Saturday, January 12, 2008

Consumer Preferences and Holiness

What are the standards for Christians participating in business activity?

Some actions are sinful. Some are unlawful. The standard of holiness is higher than the standard of the law, so some actions that are legal may still be sinful. The standard of the law is intended for restraining the worst evil, so is not as demanding as the standard for a holy life.

Economists say that people make purchases based on their preferences. I do not like this expression much. I believe that we make purchase decisions based on our moral character. Some preferences may be sinful, even if the opportunity is legally available on the market. Gossip magazine may be available, but reading them might be sinful.

Christians should ensure that their moral character is holy and good.

Finally, brothers, whatever is true, whatever is noble, whatever is right, whatever is pure, whatever is lovely, whatever is admirable—if anything is excellent or praiseworthy—think about such things (Phil 4:8).
As we allow the Holy Spirit to work in our lives, our character should be transformed. That should translate into preferences that are holy and good. As the number of Christians increases and as they are transformed, the range and price of goods and services being purchased should change significantly.

Many economists say that businesses can produce whatever they can sell on a free market. That may be lawful, but this is not the appropriate standard for Christians.
Do everything without complaining or arguing, so that you may become blameless and pure, children of God without fault in a crooked and depraved generation, in which you shine like stars in the universe as you hold out the word of life (Phil 2:15,16).
Paying miserly wages to very poor people not be unlawful, but it may be sinful. Producing fat-laden potato crisps may be not be unlawful, but it could be sinful if they will harm the people that eat them.

The law deals with evil people. Christians should be living by a higher standard. Whether acting as producers or consumers, we must not assume that an action is okay, because it is lawful. The fact that something is available from a market, does not make it right (markets cannot make moral decisions). Morality can only come into a market through people thinking about the morality of their decisions and actions.

Christian economic behaviour should not be driven by our preferences or the market, but by what is "holy and good".


Anonymous said...

I agree I have been meaning to ask you what is your view of insurance product, Should a follower of christ purchase this. I believe the answer is no. This is because I beleive that the Lord gives and the Lord takes away blessed be the Lord. to me it is motivated by fear, the fear of losing some material thing or ability. If we then consider the scripture 'whatsever does not proceed from faith cannot please God'. Faith then should be our only motivater to do anything faith that God is good and that he will provide all our needs.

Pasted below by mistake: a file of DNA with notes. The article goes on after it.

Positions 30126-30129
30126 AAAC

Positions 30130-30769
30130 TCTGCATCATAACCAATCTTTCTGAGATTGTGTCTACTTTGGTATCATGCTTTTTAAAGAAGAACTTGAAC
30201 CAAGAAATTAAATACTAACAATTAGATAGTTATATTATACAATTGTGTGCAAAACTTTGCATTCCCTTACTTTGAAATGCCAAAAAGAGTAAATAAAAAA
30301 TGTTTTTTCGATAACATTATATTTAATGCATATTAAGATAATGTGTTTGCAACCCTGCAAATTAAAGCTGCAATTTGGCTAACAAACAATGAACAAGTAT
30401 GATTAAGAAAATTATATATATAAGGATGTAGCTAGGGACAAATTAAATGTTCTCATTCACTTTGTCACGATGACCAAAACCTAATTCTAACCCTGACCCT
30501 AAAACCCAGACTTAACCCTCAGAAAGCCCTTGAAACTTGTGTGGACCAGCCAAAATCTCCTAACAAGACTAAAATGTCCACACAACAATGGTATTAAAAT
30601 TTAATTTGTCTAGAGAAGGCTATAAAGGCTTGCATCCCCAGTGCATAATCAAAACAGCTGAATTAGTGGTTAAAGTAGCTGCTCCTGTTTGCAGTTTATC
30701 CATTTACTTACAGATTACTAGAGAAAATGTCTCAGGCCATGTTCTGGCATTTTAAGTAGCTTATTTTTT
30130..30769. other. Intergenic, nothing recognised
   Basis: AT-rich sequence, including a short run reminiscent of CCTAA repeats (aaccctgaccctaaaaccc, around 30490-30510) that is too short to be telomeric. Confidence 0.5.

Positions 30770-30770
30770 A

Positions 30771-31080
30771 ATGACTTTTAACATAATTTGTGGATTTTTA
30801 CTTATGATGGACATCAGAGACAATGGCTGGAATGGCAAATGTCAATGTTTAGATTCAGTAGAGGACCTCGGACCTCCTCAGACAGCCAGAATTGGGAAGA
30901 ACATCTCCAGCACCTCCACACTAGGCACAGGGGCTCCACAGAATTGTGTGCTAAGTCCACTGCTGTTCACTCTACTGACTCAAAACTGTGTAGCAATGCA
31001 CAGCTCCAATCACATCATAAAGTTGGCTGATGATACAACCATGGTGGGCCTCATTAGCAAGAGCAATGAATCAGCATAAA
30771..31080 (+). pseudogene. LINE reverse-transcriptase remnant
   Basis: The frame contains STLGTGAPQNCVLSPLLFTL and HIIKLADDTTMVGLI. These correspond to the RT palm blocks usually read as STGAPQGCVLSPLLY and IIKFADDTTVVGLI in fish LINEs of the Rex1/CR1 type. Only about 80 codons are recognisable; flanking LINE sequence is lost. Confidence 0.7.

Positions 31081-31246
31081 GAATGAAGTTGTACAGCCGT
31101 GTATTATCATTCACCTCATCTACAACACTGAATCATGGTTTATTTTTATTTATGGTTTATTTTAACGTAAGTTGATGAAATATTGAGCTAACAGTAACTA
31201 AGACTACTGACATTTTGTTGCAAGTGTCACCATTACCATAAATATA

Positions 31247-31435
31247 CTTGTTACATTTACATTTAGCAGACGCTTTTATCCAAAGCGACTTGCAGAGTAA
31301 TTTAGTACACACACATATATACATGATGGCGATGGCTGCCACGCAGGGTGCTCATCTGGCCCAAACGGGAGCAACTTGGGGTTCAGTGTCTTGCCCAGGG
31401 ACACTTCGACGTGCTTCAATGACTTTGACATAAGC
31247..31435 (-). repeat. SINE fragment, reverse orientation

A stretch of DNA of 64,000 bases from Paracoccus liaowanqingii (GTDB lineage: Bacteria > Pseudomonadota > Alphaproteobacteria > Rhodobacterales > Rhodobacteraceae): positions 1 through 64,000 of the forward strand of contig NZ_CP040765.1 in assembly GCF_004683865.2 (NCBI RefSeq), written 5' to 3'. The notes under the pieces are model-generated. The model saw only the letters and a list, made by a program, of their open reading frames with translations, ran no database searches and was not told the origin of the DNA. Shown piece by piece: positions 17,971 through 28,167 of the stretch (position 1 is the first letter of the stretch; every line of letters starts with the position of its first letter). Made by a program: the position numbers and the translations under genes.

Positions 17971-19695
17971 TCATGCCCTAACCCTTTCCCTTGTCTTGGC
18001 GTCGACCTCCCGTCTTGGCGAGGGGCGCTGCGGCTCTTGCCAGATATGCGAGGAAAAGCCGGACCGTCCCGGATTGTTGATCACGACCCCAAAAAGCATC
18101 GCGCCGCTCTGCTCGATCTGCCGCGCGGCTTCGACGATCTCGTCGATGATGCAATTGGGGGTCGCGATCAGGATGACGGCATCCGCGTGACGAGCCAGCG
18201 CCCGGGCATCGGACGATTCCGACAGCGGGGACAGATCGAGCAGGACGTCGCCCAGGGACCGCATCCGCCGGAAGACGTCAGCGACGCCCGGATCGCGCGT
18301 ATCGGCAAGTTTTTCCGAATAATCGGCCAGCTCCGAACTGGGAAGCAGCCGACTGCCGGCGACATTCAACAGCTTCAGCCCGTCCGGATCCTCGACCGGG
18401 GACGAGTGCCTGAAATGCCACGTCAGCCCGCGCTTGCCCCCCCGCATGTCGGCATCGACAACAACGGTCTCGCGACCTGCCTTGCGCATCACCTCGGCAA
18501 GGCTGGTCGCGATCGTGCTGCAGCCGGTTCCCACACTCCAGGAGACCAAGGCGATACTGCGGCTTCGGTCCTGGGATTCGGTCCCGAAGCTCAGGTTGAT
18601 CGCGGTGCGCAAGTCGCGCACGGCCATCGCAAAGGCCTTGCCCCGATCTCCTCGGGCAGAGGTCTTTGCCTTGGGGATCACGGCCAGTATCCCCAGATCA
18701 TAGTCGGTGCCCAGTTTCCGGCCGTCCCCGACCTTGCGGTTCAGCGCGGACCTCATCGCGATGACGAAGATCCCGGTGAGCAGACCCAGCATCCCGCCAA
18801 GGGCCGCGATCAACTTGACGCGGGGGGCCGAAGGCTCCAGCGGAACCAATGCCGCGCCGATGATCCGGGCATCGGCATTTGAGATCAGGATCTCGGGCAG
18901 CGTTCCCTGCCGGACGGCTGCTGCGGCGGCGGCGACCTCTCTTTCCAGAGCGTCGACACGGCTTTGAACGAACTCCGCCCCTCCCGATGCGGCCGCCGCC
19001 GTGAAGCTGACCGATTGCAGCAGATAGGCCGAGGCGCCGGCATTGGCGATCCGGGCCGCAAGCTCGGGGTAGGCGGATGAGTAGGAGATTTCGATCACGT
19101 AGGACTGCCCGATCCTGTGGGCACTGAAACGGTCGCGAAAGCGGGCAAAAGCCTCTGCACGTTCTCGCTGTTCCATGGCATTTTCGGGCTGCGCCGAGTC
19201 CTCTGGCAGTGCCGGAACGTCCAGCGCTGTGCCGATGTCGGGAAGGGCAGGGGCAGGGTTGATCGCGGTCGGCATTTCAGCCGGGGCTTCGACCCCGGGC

If any loss is suffered then that is dibilating instead of insurance we should rely on God to provide though His people in the community around us.

Ron McK said...

This is a really good question.

In principle your answer is correct. We should trust in God rather than in insurance.

However, this will only work if Christians belong to a strong community that is committed to supporting each other. As you said, "God will provide though His people in the community around us." The problem is that most Christians in the modern world do not belong to that kind of community. Most Christians are quite isolated even from people in the same church, so if something really serous happens they cannot count on support from the community of believers around them. So insurance is really a substitute for lack of Christian community.

So in practice, you should probably not throw away your insurance. Rather you should focus on becoming part of a Christian community that is radically committed to supporting each each other. Once you have achieved that goal, your insurance will be redundant.

Steve Scott said...

Ron, I agree to a great extent with your answer on insurance. I used to oppose insurance, but I've examined my life and realized that I don't have a community that would make insurance a non-issue. But I'm also torn because of Paul's teachings about being self-sufficient and not a burden on the church. Life insurance, in case I die, can be a potential relief to a church faced with the burden of caring for a family whose head couldn't provide for it.

woodicus said...

Amen! Great post.
Also good answer to Anon's question. Personally I don't hold any insurance at all (although this is not necessarily out of spiritual conviction [also I don't own a house]); and am very fortunate to be among the few who have a strong community around me who I know would give their all to help out if necessary. However I understand that most Christians don't have this privilege so possibly insurance may be a good idea if there's a lot to lose.